The 42nd annual Tejano Music Awards will take place in November at the Tech Port Center + Arena in San Antonio, officials announced Wednesday, unveiling plans for the first in-person version of the ceremony since 2019.
For the past two years, the event, previously hosted at the Alamodome, has been held virtually due to the COVID-19 pandemic. This year’s installment, scheduled for November 26, will also mark its debut at Tech Port, the 3,200-seat South Side venue that opened in May.
“There are a lot of people who are excited to return to in-person events,” District 4 Councilwoman Adriana Garcia said at a press conference announcing the plans. “I can’t wait for everyone to celebrate and dance together.”
The new Tech Port event venue, located on the grounds of the former Kelly Air Force Base, is a homecoming for Tejano music and culture, said Port Board Chairman Chris Alderete. San Antonio.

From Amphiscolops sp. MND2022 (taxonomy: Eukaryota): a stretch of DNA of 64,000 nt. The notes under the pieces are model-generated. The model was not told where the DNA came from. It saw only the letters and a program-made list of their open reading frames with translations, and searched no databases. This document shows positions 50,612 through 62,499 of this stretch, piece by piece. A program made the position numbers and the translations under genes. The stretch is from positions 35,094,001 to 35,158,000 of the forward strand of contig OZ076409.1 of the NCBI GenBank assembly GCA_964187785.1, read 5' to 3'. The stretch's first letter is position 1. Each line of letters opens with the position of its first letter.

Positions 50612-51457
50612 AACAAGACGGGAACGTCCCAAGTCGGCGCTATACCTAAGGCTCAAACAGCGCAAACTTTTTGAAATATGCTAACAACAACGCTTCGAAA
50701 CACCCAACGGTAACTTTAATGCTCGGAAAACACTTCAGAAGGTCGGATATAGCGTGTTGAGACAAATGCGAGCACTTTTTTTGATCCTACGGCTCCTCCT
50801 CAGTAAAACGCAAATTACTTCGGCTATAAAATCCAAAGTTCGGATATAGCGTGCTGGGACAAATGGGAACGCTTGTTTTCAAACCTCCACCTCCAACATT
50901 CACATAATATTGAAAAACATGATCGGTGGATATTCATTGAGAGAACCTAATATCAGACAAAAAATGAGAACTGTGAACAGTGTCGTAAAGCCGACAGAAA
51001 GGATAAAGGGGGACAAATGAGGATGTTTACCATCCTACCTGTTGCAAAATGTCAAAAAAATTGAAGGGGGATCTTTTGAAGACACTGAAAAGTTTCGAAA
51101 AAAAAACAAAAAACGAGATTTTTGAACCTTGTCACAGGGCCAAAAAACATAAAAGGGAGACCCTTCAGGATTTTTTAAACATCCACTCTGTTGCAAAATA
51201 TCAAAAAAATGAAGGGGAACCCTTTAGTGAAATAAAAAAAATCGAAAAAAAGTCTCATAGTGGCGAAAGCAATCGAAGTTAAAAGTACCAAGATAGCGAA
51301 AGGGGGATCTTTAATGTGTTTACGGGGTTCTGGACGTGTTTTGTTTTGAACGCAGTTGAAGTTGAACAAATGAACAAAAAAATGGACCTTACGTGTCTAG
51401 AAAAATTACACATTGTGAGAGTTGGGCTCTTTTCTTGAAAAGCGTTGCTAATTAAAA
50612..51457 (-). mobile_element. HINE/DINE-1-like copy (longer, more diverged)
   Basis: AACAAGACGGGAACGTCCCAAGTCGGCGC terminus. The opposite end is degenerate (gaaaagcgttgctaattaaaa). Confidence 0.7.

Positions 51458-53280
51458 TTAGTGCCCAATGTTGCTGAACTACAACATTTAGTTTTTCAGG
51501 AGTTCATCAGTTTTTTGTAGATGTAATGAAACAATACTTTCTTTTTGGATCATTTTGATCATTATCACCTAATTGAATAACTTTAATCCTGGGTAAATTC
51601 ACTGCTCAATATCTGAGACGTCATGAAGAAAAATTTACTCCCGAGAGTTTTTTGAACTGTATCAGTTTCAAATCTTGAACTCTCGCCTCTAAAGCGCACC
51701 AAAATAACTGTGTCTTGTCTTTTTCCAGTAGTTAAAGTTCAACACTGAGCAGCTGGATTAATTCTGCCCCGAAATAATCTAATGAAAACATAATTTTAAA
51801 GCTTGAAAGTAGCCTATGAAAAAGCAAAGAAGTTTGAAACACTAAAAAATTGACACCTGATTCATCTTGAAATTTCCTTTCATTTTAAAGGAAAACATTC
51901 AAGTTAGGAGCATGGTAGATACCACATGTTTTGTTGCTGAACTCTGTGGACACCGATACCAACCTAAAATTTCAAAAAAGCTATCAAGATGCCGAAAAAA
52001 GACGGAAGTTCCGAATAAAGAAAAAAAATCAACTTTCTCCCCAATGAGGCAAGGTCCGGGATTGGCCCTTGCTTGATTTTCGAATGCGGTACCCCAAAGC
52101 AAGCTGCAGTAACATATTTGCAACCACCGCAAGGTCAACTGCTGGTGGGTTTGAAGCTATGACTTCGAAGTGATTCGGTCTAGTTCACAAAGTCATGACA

“We are here on the grounds of the old Kelly Air Force Base, where many employees, mostly Latinos, would commute here to work here at Kelly Air Force Base – now Port San Antonio,” he said. he declares. “And on their ride, guess what they were listening to? Tejano music.”
Alderte added, “I’m watching it personally, because it’s coming home. Going back to the southwest part of our city and celebrating all the great artists that will be playing.”
This homecoming was celebrated by three-time Grammy-winning Tejano artist Sunny Sauceda, who performed after the press conference.
However, the Tejano Music Awards are just the latest big event planned for Tech Port.
Since opening, the state-of-the-art, $70 million arena has hosted Mayor Ron Nirenberg’s State of the City Address and performances by artists including Smashing Pumpkins. Live performances by indie band Modest Mouse, legendary metal band Judas Priest and more are on the schedule.
Even so, the return of the Tejano Music Awards is more than just an event, adviser Garcia said. It is part of the collective culture and the history of the city.
“As someone who grew up here on the South Side, who was born and raised, my family, friends, neighbors and the residents I represent have vivid memories of attending weddings, quinceaneras and gatherings where Tejano music was blasting and the dance floor was filled with people,” she says. “It became part of our collective memories and a treasured part of our history.
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